Low-carbon generation will be one of the four new business units, with the others being upstream, industrial and customer.
For upstream, the focus will be on key geographical regions, Repsol said on Thursday, although it did not identify those regions.
“The global presence will be reduced to 14 countries, with a more efficient and focused exploration programme,” the company added of its upstream unit, although again not identifying where any asset sales will take place.
The focus in upstream will be on “developing short-cycle projects to be managed with flexibility and with a limited capital intensity that will be among the lowest in the industry”, it said.
Production in the five-year period will average 650,000 barrels of oil equivalent per day, which is up from 616,000 boepd in the third quarter but below the 730,000 boepd with which it exited 2019.
Free cash flow of €4.5 billion is being targeted for the period between next year and 2025, which is five times more than between2016 and this year.
The upstream wing is also aiming to reduce emissions by 75% through 2025.
Overall, Repsol has boosted its emissions-reduction targets as it now aims to reduce emissions intensity by 12% in 2025 (as against the previous objective of 10%), 25% in 2030 (20%) and 50% (40%) in 2040, en route to being net-zero in 2050.
Digitialisation and harnessing new technologies will play a key role in hitting those goals.
For the low-carbon business, Repsol is looking to increase its asset base with an objective of 7.5 gigawatts of capacity by 2025 and 15 GW by 2030.
“The company is planning to continue the organic growth of this business through the development of a portfolio of projects in operation that will grow at an annual rate of more than 500MW between 2020 and 2025,” it said.
Earnings before interest, tax, depreciation and amortisation from this division are set to jump eight-fold from the 2019 figure to €331 million by 2025, with investments to reach €1.4 billion a year by that mark — also an eight-fold increase on last year.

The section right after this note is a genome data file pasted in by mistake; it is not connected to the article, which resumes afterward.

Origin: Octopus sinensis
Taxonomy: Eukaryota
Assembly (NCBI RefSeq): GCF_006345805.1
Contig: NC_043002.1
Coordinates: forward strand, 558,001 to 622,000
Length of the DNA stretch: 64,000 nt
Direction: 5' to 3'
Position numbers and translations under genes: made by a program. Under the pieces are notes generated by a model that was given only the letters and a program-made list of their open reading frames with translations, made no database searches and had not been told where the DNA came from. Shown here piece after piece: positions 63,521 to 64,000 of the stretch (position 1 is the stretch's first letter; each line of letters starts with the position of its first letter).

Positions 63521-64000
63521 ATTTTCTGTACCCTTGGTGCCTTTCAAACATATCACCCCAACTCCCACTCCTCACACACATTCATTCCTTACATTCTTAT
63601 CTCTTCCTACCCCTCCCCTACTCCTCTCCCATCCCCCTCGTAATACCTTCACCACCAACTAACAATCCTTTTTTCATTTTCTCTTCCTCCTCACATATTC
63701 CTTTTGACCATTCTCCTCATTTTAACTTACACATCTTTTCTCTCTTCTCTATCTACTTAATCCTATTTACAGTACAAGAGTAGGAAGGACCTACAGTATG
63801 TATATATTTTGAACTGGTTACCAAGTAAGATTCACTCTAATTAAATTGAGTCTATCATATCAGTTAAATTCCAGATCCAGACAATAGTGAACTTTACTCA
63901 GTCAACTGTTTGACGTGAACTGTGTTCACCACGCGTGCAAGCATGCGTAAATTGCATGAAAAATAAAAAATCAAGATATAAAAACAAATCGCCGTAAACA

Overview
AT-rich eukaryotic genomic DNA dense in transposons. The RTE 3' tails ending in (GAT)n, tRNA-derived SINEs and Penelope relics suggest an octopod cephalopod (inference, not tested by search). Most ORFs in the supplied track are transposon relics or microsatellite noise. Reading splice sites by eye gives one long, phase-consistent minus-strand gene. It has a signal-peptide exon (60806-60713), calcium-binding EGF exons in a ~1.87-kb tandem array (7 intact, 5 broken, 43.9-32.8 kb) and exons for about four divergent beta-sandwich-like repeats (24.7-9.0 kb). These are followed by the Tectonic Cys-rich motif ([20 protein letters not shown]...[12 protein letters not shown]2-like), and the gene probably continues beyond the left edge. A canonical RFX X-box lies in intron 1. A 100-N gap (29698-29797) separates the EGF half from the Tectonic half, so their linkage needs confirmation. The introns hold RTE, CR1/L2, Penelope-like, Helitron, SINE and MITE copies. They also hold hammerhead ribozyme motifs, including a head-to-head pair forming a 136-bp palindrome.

Repsol said its new strategy will be “highly flexible in relation to the macroeconomic environment” and will be self-funding at an average Brent oil price of $50 per barrel and $2.5 per thousand British thermal units of gas at Henry Hub.
The strategy will be rolled out in two phases, with the first two years ensuring financial strength, and the focus shifting to accelerating growth from 2022.
Chief executive Josu Jon Imaz said: “With this new strategic plan, which leverages our strengths, we are taking a significant step towards becoming a net-zero emissions company, outlining a profitable and realistic roadmap that will allow us to grow, maximize value for our shareholders, and assure the future.
“Our strategy is based on a multi-energy offering that combines all the technologies for decarbonisation of energy. We will be more efficient and increase our renewable energy objectives as well as our manufacture of products with a low, neutral, or even a negative carbon footprint.
“We will promote circular economy initiatives, develop new energy solutions for our customers, and boost cutting-edge projects to reduce the industry’s carbon footprint.”
The company added: “By 2030, Repsol will be a company that is renewed, more sustainable, and more focused.”